Look up Five Forks, Oak Hill, Fairview, Jones Corner, and Mountain View in the Index, and you'll see that Virginians used some place names more than once. The US Post Office wanted every place in the state to have a unique place name - so one of two towns named "Fairfax" was eliminated. The town in Culpeper County once called "Fairfax" has been renamed "Culpeper," reducing confusion with Fairfax Court House (once in Fairfax County, but now an independent city).
Some Native American names were recycled by the colonists and still remain on the map after 400 years of European occupation - Shenandoah and Quantico, for example. However, DeLorme did not try to include every neighborhood in the Index and provide a 100% complete gazetteer of place names, so don't be surprised to discover your favorite shopping center may not be listed.
In addition, natural features such as Rappahannock River or Lake Drummond are not included in the Index. However, the Index can help you get started in locating some natural features. Mountain Lake is one of the two natural lakes in Virginia, together with Lake Drummond in the Great Dismal Swamp. (There are only two natural lakes in Virginia. Everything else called a "lake" was created by humans who dammed a stream or river.) Mountain Lake is listed in the Index of the Virginia Atlas & Gazetteer published by DeLorme, because there is a small resort community next to the lake itself. Similarly, the community of Mechums River in the Index and provides a clue about the location of the river itself, while Natural Bridge and Fosters Falls are both populated places and natural features.
one of the many places called "Five Forks" in Virginia
Note: current versions of the Atlas (produced after the E-911 program required naming all roads to make addresses easier to find) includes road names as well as numbers
Fosters Falls - a named community, a rapid on the New River
downstream (north) of the community, and even a mountain
Get out your paper copy of the atlas (yes, you really do need to get a paper copy for this class... go get one) and find these locations. The statewide grid map on the back cover will help you get oriented. Follow some of the highways that transect Virginia, and you won't need to flip back and forth from the Index to find all these places:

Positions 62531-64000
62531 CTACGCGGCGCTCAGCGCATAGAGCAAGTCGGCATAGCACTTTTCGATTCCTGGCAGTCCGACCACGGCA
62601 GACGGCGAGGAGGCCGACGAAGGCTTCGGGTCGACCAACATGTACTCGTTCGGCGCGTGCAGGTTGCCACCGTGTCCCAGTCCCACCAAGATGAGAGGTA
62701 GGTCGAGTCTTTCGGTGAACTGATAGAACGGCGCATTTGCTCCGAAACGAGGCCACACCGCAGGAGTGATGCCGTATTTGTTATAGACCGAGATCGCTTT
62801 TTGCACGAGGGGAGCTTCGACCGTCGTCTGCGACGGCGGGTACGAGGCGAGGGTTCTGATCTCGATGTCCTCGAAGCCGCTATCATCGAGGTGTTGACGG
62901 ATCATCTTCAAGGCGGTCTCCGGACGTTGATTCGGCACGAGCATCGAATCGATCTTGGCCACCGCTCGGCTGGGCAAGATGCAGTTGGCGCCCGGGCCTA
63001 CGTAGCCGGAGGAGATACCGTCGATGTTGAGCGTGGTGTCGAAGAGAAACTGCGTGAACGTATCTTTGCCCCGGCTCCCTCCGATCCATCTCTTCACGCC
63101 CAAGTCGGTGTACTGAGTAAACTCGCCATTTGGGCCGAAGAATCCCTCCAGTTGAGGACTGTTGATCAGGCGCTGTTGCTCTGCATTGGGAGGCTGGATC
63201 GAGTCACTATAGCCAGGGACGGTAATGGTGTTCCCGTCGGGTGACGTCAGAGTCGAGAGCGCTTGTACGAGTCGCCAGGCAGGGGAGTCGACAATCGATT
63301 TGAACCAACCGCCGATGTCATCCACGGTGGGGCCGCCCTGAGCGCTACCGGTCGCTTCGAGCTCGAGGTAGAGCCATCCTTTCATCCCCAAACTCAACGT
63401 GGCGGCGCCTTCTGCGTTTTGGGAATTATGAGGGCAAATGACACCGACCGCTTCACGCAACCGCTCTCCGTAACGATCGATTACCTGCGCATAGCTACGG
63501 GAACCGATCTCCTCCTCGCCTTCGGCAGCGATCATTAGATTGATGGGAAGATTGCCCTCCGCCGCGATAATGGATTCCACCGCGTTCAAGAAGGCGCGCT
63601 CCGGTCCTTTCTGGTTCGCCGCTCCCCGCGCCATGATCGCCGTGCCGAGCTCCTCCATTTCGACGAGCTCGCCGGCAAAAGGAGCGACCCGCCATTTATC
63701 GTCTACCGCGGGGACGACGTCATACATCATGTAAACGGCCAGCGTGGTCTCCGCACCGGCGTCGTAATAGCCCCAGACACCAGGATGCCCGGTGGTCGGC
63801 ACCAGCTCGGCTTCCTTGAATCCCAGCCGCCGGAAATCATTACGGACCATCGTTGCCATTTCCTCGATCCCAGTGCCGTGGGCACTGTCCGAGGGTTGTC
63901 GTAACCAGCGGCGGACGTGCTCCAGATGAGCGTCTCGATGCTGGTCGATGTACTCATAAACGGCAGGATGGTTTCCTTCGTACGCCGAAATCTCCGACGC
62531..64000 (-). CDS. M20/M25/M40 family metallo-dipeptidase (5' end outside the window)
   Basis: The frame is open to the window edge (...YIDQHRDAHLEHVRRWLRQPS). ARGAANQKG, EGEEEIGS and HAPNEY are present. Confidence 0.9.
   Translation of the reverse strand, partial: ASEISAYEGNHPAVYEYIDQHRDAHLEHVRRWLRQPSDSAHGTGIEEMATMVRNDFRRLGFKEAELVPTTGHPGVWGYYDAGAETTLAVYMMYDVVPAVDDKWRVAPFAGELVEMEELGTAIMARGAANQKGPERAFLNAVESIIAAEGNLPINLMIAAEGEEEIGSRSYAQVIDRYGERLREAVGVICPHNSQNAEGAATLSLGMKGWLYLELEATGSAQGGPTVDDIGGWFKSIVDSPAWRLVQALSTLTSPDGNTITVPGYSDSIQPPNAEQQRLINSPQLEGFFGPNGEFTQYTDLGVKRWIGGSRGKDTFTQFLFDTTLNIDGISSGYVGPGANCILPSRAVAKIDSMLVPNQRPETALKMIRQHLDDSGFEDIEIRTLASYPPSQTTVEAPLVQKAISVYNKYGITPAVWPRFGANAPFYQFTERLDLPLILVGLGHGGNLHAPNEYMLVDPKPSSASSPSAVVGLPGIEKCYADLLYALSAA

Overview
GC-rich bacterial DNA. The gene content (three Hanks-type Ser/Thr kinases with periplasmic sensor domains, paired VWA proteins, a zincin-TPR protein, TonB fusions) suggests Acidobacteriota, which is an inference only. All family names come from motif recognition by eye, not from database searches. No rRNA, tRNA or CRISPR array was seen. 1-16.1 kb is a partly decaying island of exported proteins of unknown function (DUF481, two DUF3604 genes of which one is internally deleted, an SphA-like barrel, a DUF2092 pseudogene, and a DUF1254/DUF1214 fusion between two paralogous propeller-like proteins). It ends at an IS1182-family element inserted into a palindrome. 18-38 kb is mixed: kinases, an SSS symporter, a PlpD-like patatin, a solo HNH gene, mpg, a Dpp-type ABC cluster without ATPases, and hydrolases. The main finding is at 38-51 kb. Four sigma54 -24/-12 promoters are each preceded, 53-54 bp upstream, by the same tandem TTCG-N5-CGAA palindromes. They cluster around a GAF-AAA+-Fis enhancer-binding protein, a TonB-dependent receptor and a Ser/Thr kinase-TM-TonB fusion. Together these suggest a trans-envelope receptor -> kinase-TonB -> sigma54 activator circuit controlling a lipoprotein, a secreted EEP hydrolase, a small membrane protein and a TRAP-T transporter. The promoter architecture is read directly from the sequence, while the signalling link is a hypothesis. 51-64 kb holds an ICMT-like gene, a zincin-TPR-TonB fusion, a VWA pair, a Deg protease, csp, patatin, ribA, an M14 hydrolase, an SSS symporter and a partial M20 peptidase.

Did you notice some places were on more than one transportation corridor? What do you think was built first, the roads or the cities? To what extent do roads determine where we live in Virginia, and to what extent do residences/employment centers determine where we build roads?
5) Get familiar with the brown lines on the topographic maps
The DeLorme Atlas and Gazetter, like the 1:24,000 quadrangle (quad) maps of USGS, are also "topographic" (topo) maps. They show the elevation of mountains and valleys with contour lines, with the elevation differences represented by light brown lines illustrating the height of the land above sea level. Look at Hiddenn Valley and Cobbler Mountain, near Warm Springs, as an aerial image and then with the brown topographic lines. (Got a fast Internet connection? Check out the complete topo map, produced in 2011.)
Once you get the hang of it, you can see how the lines display the location of hills and valleys. Note that the countour intervals in the DeLorme Atlas and Gazetter are in meters. Convert the metric units to traditional English units, and you'll discover that 40 meters is roughly 131 feet.
The legend on the inside cover of the DeLorme Atlas and Gazetteer explains the colors and categories of information displayed on the map. The legend is the equivalent of a secret decoder ring for interpreting the lines and colors on the paper. You need good eyes to distinguish the symbols on the maps for pipelines vs. powerlines, or woodland vs. orchard - but get out your reading glasses, flip through a few maps, and get to know how to interpret the information.